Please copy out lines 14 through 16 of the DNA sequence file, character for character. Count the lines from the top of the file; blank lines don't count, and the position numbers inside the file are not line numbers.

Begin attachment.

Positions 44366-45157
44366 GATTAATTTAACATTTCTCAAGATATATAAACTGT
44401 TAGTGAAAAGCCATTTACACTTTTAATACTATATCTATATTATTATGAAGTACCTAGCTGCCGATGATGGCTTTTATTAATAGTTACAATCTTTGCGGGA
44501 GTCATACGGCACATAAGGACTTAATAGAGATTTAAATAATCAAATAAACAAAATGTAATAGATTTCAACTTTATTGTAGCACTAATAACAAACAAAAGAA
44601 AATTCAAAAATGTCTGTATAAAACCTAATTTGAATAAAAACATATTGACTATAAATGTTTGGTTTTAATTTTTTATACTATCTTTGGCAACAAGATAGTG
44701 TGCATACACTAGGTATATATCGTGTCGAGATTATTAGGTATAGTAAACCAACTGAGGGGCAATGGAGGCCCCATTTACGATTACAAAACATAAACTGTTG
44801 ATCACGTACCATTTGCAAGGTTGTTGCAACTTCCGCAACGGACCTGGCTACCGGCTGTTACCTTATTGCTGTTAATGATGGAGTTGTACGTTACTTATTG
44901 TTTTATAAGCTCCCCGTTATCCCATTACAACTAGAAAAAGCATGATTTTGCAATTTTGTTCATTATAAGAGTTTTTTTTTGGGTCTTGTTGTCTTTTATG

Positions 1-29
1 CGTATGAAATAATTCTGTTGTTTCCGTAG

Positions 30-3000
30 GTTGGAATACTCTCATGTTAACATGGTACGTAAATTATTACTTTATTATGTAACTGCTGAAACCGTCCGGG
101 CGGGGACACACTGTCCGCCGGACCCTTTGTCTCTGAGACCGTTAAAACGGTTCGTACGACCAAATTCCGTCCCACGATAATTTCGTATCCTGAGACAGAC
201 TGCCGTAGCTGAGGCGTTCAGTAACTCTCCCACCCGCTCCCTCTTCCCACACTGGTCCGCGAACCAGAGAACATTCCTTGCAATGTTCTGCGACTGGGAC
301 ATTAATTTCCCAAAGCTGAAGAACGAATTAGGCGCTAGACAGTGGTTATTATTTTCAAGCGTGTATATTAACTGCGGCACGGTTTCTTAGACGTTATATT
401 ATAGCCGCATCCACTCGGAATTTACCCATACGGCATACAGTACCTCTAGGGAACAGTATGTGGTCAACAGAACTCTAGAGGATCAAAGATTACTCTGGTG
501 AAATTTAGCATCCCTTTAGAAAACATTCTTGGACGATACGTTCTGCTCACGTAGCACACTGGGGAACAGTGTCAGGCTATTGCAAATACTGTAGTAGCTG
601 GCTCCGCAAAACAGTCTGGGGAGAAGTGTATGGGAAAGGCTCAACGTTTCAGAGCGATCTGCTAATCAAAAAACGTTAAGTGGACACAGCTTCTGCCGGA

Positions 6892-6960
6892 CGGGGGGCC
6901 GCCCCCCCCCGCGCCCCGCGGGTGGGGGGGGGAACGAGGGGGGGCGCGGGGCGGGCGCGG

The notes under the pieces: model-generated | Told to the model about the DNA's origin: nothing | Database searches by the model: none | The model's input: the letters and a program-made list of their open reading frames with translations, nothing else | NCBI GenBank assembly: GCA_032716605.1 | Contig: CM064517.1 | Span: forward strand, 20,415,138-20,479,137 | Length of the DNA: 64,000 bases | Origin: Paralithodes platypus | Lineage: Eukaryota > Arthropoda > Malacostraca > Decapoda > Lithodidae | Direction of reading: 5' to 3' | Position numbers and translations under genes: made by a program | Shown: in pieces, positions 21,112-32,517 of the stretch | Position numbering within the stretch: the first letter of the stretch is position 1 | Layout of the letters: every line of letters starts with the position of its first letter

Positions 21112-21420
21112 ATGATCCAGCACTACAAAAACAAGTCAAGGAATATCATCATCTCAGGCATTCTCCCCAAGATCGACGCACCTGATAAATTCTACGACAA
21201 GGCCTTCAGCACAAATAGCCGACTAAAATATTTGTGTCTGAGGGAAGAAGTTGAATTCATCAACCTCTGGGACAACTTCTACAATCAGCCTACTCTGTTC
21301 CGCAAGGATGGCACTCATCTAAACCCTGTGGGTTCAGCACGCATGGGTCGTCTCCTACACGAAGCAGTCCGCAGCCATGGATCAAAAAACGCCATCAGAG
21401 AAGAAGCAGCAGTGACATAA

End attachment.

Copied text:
201 TGCCGTAGCTGAGGCGTTCAGTAACTCTCCCACCCGCTCCCTCTTCCCACACTGGTCCGCGAACCAGAGAACATTCCTTGCAATGTTCTGCGACTGGGAC
301 ATTAATTTCCCAAAGCTGAAGAACGAATTAGGCGCTAGACAGTGGTTATTATTTTCAAGCGTGTATATTAACTGCGGCACGGTTTCTTAGACGTTATATT
401 ATAGCCGCATCCACTCGGAATTTACCCATACGGCATACAGTACCTCTAGGGAACAGTATGTGGTCAACAGAACTCTAGAGGATCAAAGATTACTCTGGTG